Though I was never one for cemeteries and am not in the habit of visiting the graves of family or friends, I will consent to tour the graves of those long gone, whose tombstones are abraded and lichen-covered. There is a forlorn, lonesome quality to these graves so neglected through time. If the deceased in these places were promised perpetual care, clearly the care has fallen somewhat short of perpetuity.
Once on a wintry November day we toured Concord cemetery and pausedonly briefly, for it was uncomfortably coldbefore the stones marking the graves of Alcott, Hawthorne, and Thoreau. It was a tourist’s experience, merely taking note of the historically departed. There was no grief to confront, nor any sense of sadness.
Deep in late November’s grip the grounds looked like an unkempt stage for a dark production of Our Town , something intentionally designed to evoke the desolations of death. I remember trees dead in winter bearing gnarled and twisted limbs as we walked through the cemetery.
But that is my impression also of cemeteries for the more recently departed, even when snuggled up in the glowing warmth of spring. I do not like cemeteries.
This comes to mind because recently I visited the graves of my parents for the first time since their deaths. The cemetery was empty of anyone living, except for me and a noisy flock of grazing Canada geese.
It was not deliberate, my graveside visit. I had business nearby and afterward, on the spur, decided to see if their markers were inscribed properly as my parents had wanted. The living do have obligations to the dead, yet beyond that specific duty I see little reason ever to return to their graves, either to pay homage or to assuage grief.
Among the deceased I knew, I know where hardly any of them are buried. I don’t know where my best high school friend lies, except somewhere in southern Missouri, and I’m the one who conducted his funeral. He asked me to do it for him some little while before he died and, best friend though he was through the years, it surely was the meanest thing he ever did to me. I have but vague recollections of where my grandparents are buried.
That will not be the case with my gravesite. There are a series of daydreams I indulge about my own death; one entails the vision of periodic visitors standing about my grave. I know them all: my children, my widow, all regularly gathering to speak of me in tones of loving remembrance, reverently hushed, but mostly wishing I was still around to haul the trash to the street on Thursdays. Or something. And because I am a forgiving sort, the assembly includes even the parishioner I once regarded, fondly, as the Wicked Witch of the West.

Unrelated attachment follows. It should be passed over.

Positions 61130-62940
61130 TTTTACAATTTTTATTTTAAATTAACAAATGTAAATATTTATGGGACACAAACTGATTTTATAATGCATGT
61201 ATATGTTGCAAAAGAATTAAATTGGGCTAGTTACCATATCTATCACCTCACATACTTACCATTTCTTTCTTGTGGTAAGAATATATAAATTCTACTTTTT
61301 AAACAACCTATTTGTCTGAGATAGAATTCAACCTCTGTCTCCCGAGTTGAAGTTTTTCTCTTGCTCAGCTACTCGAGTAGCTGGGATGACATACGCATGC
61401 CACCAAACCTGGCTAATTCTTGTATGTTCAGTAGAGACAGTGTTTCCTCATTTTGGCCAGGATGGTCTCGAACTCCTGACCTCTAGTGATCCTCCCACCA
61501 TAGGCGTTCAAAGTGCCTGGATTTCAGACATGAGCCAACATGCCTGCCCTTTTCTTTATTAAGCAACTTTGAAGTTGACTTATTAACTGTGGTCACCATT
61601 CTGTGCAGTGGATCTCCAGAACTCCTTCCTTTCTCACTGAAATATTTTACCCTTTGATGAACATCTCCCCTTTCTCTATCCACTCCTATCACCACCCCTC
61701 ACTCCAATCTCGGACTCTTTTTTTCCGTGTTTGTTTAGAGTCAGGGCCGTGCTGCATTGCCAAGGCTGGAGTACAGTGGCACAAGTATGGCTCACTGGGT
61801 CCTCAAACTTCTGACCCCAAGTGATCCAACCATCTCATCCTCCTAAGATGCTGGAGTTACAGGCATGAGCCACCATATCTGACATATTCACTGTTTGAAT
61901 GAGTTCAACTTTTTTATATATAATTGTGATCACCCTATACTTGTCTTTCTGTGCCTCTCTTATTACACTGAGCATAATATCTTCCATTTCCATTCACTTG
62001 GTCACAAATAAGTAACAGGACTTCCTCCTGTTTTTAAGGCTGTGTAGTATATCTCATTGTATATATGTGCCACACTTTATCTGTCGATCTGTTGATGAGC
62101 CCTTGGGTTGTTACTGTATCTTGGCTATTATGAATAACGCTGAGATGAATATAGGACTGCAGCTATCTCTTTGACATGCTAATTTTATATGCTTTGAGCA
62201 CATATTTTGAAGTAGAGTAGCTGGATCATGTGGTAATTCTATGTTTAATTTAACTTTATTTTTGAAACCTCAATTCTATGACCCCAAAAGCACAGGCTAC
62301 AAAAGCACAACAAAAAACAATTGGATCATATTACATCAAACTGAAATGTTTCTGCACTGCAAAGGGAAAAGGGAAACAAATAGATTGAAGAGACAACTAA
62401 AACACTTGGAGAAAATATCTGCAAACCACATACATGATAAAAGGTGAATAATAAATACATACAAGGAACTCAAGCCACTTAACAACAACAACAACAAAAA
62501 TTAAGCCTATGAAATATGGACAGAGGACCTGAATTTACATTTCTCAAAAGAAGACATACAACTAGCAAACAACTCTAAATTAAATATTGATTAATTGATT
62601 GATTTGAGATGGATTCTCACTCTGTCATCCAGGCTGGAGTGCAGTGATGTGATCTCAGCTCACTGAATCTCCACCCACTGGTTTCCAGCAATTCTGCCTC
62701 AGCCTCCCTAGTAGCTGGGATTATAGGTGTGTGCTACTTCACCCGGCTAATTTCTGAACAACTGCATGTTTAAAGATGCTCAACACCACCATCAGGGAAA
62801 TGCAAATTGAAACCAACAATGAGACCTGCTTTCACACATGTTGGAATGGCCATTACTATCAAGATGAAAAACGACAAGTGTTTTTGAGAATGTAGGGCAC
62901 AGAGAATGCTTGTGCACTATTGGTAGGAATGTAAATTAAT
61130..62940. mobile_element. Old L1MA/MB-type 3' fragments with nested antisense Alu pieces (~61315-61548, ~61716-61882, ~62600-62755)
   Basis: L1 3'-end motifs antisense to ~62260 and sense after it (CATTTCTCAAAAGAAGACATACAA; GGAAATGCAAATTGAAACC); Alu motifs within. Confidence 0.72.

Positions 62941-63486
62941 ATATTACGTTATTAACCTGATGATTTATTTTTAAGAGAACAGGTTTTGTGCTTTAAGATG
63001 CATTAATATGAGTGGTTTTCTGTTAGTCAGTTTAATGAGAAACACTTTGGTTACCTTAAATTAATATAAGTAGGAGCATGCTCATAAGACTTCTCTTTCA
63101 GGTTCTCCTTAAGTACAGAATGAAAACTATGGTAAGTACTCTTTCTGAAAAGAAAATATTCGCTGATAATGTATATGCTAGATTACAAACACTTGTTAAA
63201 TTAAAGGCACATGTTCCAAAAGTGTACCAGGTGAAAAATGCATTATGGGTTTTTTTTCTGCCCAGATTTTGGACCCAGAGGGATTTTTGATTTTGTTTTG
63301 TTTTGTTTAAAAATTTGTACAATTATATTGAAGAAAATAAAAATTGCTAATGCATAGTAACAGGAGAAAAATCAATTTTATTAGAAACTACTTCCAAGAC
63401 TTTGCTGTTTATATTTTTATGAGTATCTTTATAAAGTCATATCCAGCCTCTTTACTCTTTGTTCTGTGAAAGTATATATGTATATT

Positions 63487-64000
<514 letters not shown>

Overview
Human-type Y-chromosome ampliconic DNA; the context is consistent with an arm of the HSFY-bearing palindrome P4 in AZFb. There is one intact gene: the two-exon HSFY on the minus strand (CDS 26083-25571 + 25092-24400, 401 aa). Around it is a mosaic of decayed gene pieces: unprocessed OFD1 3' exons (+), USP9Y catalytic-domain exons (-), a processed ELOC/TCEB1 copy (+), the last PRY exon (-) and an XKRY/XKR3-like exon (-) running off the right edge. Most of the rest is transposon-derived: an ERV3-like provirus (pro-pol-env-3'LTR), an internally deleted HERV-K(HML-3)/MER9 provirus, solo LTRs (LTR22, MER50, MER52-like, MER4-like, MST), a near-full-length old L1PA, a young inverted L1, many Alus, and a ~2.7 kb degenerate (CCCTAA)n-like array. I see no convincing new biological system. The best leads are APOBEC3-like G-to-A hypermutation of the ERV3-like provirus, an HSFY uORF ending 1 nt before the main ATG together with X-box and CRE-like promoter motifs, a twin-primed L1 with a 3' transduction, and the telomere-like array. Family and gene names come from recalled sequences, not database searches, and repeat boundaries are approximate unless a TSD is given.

We bury the remains of our past, our loves and friends, our family, and the regrets. But it seems, at least to me, that we honor them best largely in ways other than graveside visitations. I have lived long enough now to know the weight of the dead who press on my mind. I think of them, say prayers for them sometimes, but I do not seek their graves, as neither mourner nor tourist. And I don’t know why anyone would do so with mine, but fantasies by definition are sometimes fantastical.
So I have decided I don’t care to be buried. Of course I won’t be around to care about it one way or the other, but if I do get any say, cremation is fine. It’s just as well, I think, to place my “cremains” in a tasteful urn centered atop the mantle, nestled among all the other knickknacks that never get dusted. That’s as good as being buried in an $8,000 plot no one will ever visit. A small tag on the urn with my name would do nicely, and perhaps a sentiment: “The Trash Goes Out Thursdays.”
As she lay dying, St. Augustine’s mother said it for me: “You may lay my body anywhere; never mind about that. All I ask is that you remember me at the altar of the Lord.”
Russell E. Saltzman is a dean in the North American Lutheran Church, assistant pastor of St. Matthew’s Church in Riverside, Missouri, and an online homilist for the University of Mary Christian Leadership Center. His latest book, Speaking of the Dead, is being published this year by ALPB Books. His previous articles can be found here.